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Sometimes it is inappropriate to perform even the most standard piercing. A piercer should politely refuse to perform a piercing that could be dangerous, ill suited, unsuccessful, or for which they are not trained. The following are examples for which a second opinion, in some cases from a piercing-friendly physician, may be needed before proceeding:
Piercing and Heart Conditions
Previously, it was suggested to not pierce any client who has a pre-existing heart condition without a doctor’s consent and a preventive antibiotic. This is no longer the case.
The American Heart Association’s Endocarditis Committee, together with national and international experts on bacterial endocarditis extensively reviewed published studies in order to determine whether dental, gastrointestinal, or genitourinary tract procedures are possible causes of bacterial endocarditis. These experts determined that there is no conclusive evidence that links these procedures with the development of bacterial endocarditis.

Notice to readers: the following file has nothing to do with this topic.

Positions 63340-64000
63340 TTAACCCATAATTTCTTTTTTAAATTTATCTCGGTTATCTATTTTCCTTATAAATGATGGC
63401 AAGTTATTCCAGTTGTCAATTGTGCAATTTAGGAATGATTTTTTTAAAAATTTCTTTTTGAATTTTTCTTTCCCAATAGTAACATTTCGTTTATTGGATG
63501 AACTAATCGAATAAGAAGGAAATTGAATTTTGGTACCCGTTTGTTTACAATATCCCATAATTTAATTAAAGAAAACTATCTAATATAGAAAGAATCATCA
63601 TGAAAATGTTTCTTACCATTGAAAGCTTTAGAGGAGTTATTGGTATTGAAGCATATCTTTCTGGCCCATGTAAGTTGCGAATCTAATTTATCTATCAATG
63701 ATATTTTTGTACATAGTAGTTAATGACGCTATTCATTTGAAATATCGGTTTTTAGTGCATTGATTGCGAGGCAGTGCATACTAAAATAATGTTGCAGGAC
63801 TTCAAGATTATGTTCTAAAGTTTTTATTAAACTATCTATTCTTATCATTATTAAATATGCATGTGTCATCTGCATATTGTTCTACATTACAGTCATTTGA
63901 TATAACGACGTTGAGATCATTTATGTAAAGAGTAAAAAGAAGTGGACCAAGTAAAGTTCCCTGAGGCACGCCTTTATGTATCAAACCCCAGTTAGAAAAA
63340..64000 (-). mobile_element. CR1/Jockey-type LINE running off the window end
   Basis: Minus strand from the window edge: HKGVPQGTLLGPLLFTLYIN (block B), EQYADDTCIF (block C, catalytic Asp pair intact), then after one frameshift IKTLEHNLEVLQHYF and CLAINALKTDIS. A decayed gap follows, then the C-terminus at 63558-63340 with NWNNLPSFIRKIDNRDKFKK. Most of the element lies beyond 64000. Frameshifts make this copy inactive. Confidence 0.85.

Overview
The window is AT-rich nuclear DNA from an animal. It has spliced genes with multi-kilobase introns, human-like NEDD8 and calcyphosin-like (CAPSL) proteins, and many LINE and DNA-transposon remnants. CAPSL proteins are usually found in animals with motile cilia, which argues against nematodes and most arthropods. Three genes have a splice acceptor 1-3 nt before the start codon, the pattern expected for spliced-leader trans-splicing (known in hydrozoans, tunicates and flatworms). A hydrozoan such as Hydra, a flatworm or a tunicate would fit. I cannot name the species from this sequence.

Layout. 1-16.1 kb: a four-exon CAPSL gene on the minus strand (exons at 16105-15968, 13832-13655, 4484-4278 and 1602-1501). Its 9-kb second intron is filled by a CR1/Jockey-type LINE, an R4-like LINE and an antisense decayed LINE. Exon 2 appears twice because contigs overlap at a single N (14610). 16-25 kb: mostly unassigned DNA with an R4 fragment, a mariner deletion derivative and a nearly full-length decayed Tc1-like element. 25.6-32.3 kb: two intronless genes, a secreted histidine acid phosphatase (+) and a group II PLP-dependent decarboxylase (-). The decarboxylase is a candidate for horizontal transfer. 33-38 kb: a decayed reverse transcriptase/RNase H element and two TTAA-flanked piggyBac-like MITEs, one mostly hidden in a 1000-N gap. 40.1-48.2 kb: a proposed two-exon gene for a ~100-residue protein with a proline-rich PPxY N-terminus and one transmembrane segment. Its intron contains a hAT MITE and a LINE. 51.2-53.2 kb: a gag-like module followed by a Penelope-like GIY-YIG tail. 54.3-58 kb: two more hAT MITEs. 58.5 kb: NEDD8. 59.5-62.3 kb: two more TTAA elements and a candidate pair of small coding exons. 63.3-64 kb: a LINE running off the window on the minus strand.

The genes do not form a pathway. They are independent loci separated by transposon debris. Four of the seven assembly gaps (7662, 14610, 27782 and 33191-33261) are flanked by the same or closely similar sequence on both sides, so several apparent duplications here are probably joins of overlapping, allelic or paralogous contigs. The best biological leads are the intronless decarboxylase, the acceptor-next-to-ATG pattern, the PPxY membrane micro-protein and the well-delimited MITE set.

The piercing community has long complied with previously guidelines; anytime a client has been instructed to take preventative antibiotics prior to dental procedures, they were asked to get the same prescription prior to any oral piercing. This is no longer suggested for many clients, but only those listed below:
Antibiotic prophylaxis with oral piercing procedures is recommended only for patients with cardiac conditions associated with the highest risk of adverse outcomes from endocarditis, including: